Your appeal to authority argument might have some validity — if global T had kept pace with the rise in CO2. But it didn’t, so there is something seriously wrong with the CO2=AGW conjecture. If Climate Science™ was real science, that conjecture would be discarded; those who proposed it would get together with their colleagues and skeptical scientists, and they would try to figure out why that conjecture has failed so badly. Instead, they dig in their heels, and insist that CO2=AGW is still valid. They are like a six year old with chocolate and crumbs on his face, insisting that he wasn’t in the cookie jar.
Skeptical scientists (the only honest kind of scientists) are on the right side of the argument. Because the ultimate Authority — Planet Earth — is demonstrating very clearly that there is something fatally wrong with the CO2=AGW conjecture.

whiten
Reply to  Pierre DM
March 23, 2016 11:56 am

Toneb
March 23, 2016 at 10:01 am
I would suggest that thousands of research scientists coming to the same conclusion based on observation/measurement and applying empirical science known of for ~150 years (GHE theory) is very far from “hand-waving”.
—————————-
Hello Toneb.
First can you point me to any actual GHE theory by some link or what ever so I can check it up before I can argue about it!?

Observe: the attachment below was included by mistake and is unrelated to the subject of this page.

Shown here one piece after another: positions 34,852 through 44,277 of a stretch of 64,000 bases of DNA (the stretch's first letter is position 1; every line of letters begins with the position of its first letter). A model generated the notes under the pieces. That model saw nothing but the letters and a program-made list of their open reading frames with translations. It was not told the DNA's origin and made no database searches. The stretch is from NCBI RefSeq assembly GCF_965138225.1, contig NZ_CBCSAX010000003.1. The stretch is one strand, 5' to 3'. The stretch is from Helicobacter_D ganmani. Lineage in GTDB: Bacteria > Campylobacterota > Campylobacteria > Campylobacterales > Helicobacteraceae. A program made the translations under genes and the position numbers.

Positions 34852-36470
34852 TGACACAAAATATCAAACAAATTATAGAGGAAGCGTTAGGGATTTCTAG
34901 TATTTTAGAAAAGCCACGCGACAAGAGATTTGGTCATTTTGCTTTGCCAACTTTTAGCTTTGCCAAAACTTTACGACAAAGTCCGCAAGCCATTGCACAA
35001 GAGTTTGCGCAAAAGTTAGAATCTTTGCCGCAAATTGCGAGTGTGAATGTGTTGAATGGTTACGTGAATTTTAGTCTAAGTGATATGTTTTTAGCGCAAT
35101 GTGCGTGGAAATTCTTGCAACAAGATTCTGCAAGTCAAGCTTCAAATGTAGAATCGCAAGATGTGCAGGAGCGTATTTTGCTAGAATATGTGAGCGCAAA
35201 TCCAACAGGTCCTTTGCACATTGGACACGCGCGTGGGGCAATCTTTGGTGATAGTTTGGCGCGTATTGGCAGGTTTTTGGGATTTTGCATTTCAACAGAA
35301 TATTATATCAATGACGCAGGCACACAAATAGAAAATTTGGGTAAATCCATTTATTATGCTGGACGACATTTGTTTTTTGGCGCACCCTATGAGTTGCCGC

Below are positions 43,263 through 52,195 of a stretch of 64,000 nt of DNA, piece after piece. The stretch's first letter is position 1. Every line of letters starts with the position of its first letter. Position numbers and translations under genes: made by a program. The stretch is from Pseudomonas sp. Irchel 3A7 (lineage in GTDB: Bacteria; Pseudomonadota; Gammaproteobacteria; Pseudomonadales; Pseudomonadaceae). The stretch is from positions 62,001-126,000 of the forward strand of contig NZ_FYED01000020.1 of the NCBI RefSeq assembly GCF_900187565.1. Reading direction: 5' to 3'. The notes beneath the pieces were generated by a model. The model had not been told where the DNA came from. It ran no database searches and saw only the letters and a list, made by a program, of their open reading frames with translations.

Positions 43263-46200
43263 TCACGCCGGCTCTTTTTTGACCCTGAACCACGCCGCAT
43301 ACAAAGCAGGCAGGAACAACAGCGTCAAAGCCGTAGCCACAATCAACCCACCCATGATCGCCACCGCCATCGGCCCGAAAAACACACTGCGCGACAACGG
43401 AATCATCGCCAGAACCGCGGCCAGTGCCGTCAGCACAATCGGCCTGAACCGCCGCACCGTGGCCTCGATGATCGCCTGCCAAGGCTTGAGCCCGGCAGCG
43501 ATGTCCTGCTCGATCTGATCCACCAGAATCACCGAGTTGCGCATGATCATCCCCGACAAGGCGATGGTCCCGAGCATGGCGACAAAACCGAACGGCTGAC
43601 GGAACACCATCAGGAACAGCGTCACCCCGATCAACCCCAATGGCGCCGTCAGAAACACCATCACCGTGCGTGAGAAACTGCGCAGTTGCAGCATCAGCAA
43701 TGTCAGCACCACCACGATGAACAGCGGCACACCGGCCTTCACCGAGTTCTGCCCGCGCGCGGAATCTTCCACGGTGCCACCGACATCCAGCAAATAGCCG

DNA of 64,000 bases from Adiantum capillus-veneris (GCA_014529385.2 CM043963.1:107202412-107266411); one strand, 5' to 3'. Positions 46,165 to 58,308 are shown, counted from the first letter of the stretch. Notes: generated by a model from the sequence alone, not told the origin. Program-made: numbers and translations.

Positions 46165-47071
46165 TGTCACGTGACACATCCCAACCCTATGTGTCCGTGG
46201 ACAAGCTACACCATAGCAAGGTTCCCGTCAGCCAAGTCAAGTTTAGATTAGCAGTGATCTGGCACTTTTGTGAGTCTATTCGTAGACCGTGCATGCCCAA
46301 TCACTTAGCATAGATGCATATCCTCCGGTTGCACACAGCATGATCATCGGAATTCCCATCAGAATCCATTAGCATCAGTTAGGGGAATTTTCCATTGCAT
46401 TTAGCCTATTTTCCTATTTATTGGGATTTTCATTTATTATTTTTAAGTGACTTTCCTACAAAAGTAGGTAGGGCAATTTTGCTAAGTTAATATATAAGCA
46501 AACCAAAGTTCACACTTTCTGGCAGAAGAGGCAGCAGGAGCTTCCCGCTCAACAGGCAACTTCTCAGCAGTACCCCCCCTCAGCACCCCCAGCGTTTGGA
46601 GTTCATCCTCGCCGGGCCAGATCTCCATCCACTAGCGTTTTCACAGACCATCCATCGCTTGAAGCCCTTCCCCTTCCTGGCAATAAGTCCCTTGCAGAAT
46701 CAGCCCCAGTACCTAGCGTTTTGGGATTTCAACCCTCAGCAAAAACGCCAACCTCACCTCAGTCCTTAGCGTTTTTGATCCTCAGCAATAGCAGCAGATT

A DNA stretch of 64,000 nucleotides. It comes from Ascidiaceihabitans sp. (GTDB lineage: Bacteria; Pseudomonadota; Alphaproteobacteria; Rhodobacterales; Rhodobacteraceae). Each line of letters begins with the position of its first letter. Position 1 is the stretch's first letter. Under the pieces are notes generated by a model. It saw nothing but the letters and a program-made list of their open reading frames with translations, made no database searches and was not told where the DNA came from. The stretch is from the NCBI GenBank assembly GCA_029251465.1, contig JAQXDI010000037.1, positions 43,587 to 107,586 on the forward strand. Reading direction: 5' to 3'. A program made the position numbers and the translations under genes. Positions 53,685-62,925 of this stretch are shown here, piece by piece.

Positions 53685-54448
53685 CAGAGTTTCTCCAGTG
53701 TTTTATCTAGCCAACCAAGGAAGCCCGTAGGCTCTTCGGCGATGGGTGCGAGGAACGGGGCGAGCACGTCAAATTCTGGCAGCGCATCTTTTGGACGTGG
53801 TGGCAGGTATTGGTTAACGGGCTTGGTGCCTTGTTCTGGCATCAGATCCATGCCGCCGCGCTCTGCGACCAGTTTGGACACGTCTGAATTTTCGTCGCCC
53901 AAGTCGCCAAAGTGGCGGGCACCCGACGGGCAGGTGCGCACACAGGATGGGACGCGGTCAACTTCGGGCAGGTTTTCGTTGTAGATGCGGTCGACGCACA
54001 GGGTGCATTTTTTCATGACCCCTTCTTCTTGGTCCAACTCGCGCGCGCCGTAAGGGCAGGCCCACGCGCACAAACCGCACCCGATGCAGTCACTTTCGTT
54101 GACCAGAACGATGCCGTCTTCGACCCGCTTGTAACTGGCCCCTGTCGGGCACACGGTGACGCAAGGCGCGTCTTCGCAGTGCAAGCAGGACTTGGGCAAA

When it comes to the AGW which can not be considered as an hypothesis and requires more than just that assumed theory of GHE to prove it as possible, I can tell you that it does not matter what number of research scientists involved in reaching or coming to a conclusion, as that not the requirement of a thesis to be proven or considered as highly probable in any scientific manner, does not make it real if is not compatible with reality and in contradiction with it.
And when it comes to observation/measurement and applying of empirical science the most “sinister” “hand-waving” done by the researchers and scientist involved is that of the half time residence of the CO2 in atmosphere.
It is at ~5 years half time as per observation/measurement and empirical science.
No any real reasons or excuses for that “hand waiving” unless considering that it completely in conjunction with reality it proves that ARF and AGW are not compatible with each other, where AGW is a none existence and the ARF does not even make it to be really sensed by the system let alone having a measured effect on it.
The 5years half time means at most that in the last ~10 years or the last ~20years the Anthropogenic emissions of CO2 consist as only ~ 1/4 of the CO2 concentration acceleration, which in it’s own is very little as per numbers involved………..and the most that could be claimed about the warming, in which ever case of the last 10 years or the last 20 years, the Anthropogenic emissions consist only for 1/4 of the acceleration of the warming for the period in the question, ether the last 10 or 2o years………
A wait and await and await for it,,,,,, 1/4 of 0(zero) is still 0 (zero)….that is what the acceleration of the warming has being during the last 20 years.